A few years ago, I had the pleasure of listening to Victor Cheng speak about how to recession-proof your business. Victor is a well-regarded author and dynamic speaker who has appeared on Fox Business Channel and MSNBC, and been featured in the Wall Street Journal, U.S. News and World Report, SmartMoney magazine, Inc. magazine and TheStreet.com.
Victor’s advice is centered on four steps:
- Get your head focused on the world as it is, recognizing that there’s still money being spent, focusing specifically on your customers and being prepared to adapt to a changed environment,
- Solve a problem or need that your customers care about,
- Solve those problems in a very unique way, and
- Be more aggressive in marketing your distinctiveness, not less.
His advice has a lot of relevance for small and independent retailers. It has become clear that consumer spending patterns have changed, and are unlikely to revert back to the way they once were any time soon. Consumers are far more value-conscious across all spending categories, and as small and independent retailers have learned all too well, it has been particularly true for discretionary spending.
Small and independent retailers cannot continue to do business as they always have and expect results any different than they’ve experienced in the last six to nine months, much less the last three to five years. They will have to adapt in all phases of their business in order to begin growing their sales again, and every change they make must be focused on their existing customers, and those customer’s current needs.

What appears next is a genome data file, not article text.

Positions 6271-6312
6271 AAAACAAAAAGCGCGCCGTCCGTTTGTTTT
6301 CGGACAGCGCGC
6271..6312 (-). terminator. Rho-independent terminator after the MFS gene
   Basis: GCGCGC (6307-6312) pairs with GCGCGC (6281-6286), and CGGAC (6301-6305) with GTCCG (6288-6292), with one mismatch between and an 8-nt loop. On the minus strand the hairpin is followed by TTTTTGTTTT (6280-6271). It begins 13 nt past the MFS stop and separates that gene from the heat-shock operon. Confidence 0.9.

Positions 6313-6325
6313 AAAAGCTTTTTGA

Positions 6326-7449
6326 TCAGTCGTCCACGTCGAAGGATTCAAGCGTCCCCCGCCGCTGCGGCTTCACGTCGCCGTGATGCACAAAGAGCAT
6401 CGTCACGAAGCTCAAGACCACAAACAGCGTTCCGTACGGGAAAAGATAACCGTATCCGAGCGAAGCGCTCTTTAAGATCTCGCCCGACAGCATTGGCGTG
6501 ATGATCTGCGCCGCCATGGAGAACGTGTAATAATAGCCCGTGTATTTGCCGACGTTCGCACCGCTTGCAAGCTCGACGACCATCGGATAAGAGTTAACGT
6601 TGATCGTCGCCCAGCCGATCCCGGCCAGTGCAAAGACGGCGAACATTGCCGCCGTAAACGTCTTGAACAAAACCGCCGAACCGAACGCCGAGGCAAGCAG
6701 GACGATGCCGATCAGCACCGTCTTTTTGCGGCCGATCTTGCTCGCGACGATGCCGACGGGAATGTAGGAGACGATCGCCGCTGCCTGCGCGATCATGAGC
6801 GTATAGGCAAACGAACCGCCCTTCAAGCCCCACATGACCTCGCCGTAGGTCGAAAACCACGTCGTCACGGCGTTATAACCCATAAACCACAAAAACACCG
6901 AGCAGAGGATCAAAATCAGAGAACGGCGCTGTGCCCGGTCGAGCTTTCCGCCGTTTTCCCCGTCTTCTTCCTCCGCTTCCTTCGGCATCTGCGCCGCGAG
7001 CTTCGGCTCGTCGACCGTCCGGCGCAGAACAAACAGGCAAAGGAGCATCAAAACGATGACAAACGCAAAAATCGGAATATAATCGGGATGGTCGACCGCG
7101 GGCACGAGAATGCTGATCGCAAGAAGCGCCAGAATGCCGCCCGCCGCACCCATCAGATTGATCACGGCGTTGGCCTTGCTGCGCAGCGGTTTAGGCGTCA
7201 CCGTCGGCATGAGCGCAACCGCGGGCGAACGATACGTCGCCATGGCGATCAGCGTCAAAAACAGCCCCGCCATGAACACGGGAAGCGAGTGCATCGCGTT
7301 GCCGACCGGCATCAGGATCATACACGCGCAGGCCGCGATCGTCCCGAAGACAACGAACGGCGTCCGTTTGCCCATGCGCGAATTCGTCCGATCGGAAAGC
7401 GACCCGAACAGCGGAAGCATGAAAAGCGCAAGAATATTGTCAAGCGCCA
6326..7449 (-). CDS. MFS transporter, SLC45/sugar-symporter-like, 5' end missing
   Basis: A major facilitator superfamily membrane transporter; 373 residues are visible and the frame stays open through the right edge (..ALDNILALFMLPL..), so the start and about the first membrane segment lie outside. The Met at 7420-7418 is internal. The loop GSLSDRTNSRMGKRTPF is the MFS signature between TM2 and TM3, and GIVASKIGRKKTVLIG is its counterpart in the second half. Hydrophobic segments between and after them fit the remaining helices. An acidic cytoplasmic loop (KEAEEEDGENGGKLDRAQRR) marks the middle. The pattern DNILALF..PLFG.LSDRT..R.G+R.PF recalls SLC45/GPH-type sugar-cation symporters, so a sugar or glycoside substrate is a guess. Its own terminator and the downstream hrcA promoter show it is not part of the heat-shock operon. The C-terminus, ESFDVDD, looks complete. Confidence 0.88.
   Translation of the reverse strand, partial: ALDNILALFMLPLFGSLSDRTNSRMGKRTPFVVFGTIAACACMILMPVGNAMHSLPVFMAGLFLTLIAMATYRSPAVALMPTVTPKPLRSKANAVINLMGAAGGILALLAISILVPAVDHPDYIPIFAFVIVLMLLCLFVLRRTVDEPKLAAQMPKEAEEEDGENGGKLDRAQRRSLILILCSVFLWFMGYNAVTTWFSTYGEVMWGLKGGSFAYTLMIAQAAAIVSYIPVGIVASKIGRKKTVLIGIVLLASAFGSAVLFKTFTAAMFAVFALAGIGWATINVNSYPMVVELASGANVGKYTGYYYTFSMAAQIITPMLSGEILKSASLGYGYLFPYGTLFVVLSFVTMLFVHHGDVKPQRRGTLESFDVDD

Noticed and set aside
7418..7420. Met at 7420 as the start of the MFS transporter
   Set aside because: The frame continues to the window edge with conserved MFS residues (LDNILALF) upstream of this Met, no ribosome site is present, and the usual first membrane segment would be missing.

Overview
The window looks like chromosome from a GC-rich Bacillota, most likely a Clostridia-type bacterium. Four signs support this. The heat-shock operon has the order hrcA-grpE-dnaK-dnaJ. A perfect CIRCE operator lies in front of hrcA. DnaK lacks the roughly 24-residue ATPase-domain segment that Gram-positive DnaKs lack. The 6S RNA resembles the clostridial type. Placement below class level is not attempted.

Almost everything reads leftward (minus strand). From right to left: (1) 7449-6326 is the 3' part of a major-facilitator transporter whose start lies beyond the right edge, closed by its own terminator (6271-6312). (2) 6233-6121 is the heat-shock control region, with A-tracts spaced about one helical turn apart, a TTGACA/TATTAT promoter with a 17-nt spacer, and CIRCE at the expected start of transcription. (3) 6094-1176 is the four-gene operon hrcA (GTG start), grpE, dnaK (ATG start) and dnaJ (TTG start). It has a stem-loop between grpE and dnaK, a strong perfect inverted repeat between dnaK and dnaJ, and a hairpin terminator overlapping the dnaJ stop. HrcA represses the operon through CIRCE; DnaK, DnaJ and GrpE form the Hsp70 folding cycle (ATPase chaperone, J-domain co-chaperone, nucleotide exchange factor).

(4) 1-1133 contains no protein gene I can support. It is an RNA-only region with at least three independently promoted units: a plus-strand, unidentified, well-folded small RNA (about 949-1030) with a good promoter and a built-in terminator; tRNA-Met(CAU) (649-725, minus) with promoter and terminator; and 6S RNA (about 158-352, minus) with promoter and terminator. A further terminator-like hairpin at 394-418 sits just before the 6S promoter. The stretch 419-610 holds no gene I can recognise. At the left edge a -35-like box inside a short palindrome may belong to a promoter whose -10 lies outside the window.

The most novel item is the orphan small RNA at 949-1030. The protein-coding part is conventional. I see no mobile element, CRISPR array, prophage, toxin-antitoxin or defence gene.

Value has to be added to the value proposition. For many small and independent retailers, the value proposition is built around distinctive products, compelling assortments, a unique store and a memorable shopping experience. While customers are certainly more price-conscious, and that must be reflected in merchandise assortments, adding value to the value proposition for most small and independent retailers means creating even greater emphasis on those things that differentiates them.
Finally, small and independent retailers can no longer afford to be passive. It’s no longer enough to unlock the doors and focus on what goes on inside the stores. Small and independent retailers must be more aggressive in getting out of their stores, both to be a more visible part of their community, but also to become more involved in the community that is their core customers, and organizing that community around the passions that makes the store unique and distinctive.
We are now living in the “new normal”. Every small and independent retailer must take this to heart in order to move forward. Things have changed. So must small and independent retailers.
Ted Hurlbut is a retail consultant, coach and speaker who helps independent retailers increase sales, profitability and cash flow by leveraging his deep expertise and proven retail know-how, Get his FREE report “The 16 Essential Elements of a WINNING Independent Retail Strategy” Visit: HurlbutaAsociates.com
Category: Business Survival